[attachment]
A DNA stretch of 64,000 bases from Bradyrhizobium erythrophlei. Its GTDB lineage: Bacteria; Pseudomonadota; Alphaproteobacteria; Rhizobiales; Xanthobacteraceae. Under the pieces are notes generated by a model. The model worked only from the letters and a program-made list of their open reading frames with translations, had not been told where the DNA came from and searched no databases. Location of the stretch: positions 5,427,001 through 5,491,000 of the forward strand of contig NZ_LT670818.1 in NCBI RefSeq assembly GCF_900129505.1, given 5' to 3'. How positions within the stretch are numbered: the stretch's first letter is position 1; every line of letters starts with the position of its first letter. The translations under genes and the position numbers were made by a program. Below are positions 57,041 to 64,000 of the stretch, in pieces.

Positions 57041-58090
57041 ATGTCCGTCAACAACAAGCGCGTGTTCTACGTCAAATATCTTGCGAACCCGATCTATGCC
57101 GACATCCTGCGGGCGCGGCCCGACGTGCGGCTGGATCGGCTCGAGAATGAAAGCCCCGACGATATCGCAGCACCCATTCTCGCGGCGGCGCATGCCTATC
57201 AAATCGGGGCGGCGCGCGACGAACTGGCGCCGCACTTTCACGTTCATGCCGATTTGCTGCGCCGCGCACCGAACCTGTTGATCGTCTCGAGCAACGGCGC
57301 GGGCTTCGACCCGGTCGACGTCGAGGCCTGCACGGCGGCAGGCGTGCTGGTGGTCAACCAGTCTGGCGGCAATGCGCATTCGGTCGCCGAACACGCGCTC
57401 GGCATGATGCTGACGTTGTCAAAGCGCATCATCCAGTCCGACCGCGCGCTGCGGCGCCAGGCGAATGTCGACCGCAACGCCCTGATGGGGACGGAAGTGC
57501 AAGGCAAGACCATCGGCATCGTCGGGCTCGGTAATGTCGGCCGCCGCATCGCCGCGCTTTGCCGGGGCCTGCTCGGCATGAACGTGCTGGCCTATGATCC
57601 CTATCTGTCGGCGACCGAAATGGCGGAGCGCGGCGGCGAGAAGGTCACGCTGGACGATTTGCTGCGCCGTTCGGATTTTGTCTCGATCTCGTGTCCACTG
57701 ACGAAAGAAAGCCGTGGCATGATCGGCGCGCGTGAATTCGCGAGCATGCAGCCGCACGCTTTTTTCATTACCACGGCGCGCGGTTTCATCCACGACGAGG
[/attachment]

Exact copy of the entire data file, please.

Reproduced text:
A DNA stretch of 64,000 bases from Bradyrhizobium erythrophlei. Its GTDB lineage: Bacteria; Pseudomonadota; Alphaproteobacteria; Rhizobiales; Xanthobacteraceae. Under the pieces are notes generated by a model. The model worked only from the letters and a program-made list of their open reading frames with translations, had not been told where the DNA came from and searched no databases. Location of the stretch: positions 5,427,001 through 5,491,000 of the forward strand of contig NZ_LT670818.1 in NCBI RefSeq assembly GCF_900129505.1, given 5' to 3'. How positions within the stretch are numbered: the stretch's first letter is position 1; every line of letters starts with the position of its first letter. The translations under genes and the position numbers were made by a program. Below are positions 57,041 to 64,000 of the stretch, in pieces.

Positions 57041-58090
57041 ATGTCCGTCAACAACAAGCGCGTGTTCTACGTCAAATATCTTGCGAACCCGATCTATGCC
57101 GACATCCTGCGGGCGCGGCCCGACGTGCGGCTGGATCGGCTCGAGAATGAAAGCCCCGACGATATCGCAGCACCCATTCTCGCGGCGGCGCATGCCTATC
57201 AAATCGGGGCGGCGCGCGACGAACTGGCGCCGCACTTTCACGTTCATGCCGATTTGCTGCGCCGCGCACCGAACCTGTTGATCGTCTCGAGCAACGGCGC
57301 GGGCTTCGACCCGGTCGACGTCGAGGCCTGCACGGCGGCAGGCGTGCTGGTGGTCAACCAGTCTGGCGGCAATGCGCATTCGGTCGCCGAACACGCGCTC
57401 GGCATGATGCTGACGTTGTCAAAGCGCATCATCCAGTCCGACCGCGCGCTGCGGCGCCAGGCGAATGTCGACCGCAACGCCCTGATGGGGACGGAAGTGC
57501 AAGGCAAGACCATCGGCATCGTCGGGCTCGGTAATGTCGGCCGCCGCATCGCCGCGCTTTGCCGGGGCCTGCTCGGCATGAACGTGCTGGCCTATGATCC
57601 CTATCTGTCGGCGACCGAAATGGCGGAGCGCGGCGGCGAGAAGGTCACGCTGGACGATTTGCTGCGCCGTTCGGATTTTGTCTCGATCTCGTGTCCACTG
57701 ACGAAAGAAAGCCGTGGCATGATCGGCGCGCGTGAATTCGCGAGCATGCAGCCGCACGCTTTTTTCATTACCACGGCGCGCGGTTTCATCCACGACGAGG